Should you face theft, robbery or burglary charges in Texas, you may be confused as to what differences exist among these three. FindLaw explains that while all three charges represent stealing crimes, they nevertheless are three distinct crimes for which the prosecutor must prove different things in order to convict you.
Some states call theft larceny. By whatever name, a theft conviction requires that the prosecutor prove that you deliberately stole something from someone intending to permanently deprive him or her of that property. A petty theft charge usually involves your allegedly stealing something with a value of less than $1,000 while a grand theft charge usually involves your allegedly stealing something valued at over $1,000.
Robbery involves not only proving the fact of your alleged stealing, but also the fact that you used some sort of weapon or threat while allegedly committing your robbery. To prove robbery, the prosecutor must convince the jury that you put your alleged victim in fear for his or her life or safety if (s)he refused to accede to your demands.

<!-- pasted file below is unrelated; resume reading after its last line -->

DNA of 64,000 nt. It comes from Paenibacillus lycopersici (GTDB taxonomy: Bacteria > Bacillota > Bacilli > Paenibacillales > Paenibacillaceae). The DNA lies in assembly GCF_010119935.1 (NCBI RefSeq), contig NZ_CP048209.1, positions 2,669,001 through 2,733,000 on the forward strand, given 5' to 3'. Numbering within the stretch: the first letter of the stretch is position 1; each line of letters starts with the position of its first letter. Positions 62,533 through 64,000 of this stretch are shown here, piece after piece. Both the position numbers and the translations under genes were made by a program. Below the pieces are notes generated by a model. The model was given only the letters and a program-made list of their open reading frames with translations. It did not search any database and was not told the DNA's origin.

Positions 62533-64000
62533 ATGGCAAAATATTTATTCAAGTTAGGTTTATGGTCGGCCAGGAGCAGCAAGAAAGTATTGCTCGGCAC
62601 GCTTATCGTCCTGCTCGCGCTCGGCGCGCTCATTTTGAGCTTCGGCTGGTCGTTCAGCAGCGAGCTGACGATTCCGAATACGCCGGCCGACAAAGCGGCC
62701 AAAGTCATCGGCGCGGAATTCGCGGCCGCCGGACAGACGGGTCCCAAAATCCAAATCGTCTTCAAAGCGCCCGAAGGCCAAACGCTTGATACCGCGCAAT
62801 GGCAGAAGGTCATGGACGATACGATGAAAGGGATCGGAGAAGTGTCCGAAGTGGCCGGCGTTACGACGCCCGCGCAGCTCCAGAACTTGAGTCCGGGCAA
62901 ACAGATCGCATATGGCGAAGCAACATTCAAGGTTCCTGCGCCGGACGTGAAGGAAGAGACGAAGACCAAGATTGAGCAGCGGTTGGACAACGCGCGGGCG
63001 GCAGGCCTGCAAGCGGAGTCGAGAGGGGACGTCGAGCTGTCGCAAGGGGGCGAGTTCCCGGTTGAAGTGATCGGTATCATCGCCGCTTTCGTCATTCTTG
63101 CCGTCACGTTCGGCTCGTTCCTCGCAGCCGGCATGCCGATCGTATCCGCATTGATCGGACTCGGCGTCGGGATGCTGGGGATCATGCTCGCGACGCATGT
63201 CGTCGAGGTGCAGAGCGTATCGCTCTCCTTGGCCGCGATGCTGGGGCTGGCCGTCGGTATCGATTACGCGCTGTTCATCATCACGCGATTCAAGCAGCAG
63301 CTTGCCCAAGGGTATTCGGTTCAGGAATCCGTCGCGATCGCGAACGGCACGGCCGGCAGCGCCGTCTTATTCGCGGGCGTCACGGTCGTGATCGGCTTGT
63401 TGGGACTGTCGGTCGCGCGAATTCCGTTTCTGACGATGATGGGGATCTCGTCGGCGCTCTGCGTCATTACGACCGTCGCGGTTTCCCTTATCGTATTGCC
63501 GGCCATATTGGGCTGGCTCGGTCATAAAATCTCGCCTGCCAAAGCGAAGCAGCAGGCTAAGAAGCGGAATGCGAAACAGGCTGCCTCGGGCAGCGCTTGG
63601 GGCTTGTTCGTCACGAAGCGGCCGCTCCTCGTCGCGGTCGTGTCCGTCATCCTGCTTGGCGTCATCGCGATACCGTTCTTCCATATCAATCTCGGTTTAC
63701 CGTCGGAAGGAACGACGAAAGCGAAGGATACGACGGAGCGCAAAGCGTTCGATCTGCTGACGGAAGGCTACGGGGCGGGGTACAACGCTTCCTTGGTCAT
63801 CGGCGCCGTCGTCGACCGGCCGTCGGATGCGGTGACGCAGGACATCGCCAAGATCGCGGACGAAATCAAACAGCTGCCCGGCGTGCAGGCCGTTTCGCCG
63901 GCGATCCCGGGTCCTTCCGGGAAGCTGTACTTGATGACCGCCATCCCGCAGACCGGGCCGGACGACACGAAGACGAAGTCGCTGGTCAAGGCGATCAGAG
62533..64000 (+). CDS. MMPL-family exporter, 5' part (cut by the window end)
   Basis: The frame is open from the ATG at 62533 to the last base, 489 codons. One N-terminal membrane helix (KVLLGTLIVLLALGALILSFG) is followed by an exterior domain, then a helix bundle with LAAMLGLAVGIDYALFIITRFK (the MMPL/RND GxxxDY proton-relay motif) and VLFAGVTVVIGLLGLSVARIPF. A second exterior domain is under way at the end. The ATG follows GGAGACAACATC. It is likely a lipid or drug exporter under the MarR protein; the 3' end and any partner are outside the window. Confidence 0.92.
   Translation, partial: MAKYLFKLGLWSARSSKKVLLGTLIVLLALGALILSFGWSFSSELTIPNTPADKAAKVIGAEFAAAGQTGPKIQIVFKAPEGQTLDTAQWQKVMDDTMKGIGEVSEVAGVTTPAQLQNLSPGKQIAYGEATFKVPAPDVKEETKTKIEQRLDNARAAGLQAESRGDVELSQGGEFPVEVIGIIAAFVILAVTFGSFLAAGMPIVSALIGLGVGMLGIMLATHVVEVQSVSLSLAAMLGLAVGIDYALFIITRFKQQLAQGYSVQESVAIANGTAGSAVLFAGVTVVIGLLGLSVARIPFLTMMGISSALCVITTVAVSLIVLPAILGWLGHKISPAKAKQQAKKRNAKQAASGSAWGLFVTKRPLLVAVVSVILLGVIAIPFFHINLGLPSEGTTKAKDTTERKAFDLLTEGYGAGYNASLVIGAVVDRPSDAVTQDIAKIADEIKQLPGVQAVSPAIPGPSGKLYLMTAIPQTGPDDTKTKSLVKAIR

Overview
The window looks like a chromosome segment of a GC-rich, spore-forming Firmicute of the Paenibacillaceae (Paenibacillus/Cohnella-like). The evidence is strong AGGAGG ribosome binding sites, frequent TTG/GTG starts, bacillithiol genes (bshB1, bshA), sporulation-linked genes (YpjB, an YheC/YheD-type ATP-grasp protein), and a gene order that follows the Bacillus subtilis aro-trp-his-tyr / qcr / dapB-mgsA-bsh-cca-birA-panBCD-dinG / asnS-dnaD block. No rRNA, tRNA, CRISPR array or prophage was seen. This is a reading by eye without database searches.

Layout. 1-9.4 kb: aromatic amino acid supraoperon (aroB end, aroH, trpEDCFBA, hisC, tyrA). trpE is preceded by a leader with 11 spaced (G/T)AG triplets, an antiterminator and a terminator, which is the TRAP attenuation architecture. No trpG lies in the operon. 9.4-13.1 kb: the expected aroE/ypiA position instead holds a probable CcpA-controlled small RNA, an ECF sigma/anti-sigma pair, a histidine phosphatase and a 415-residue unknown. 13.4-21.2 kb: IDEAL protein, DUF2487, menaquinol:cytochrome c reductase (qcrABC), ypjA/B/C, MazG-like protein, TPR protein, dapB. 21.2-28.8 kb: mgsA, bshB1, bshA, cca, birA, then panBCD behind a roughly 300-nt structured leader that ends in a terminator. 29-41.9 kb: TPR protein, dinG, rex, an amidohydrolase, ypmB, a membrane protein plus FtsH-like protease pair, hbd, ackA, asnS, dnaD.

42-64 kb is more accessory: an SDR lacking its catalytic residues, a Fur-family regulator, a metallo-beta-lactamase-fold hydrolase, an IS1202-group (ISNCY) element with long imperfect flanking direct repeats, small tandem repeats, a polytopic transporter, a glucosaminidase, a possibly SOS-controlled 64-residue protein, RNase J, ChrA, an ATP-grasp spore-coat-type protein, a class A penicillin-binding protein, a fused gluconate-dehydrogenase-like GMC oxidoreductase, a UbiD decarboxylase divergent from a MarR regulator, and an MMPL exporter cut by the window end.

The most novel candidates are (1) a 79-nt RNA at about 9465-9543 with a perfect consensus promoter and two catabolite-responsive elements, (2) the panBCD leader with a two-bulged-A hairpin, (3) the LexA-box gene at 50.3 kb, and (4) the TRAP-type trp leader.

Unlike theft and robbery that require proof of an actual taking to convict you, the prosecutor need prove only your intent to convict you of burglary. Specifically, (s)he must prove that you entered a building without permission for the purpose of committing a crime once inside. Keep in mind that the nature of your alleged intended crime makes no difference, nor the fact that you never actually carried out your alleged intent.
This is general educational information and not intended to provide legal advice.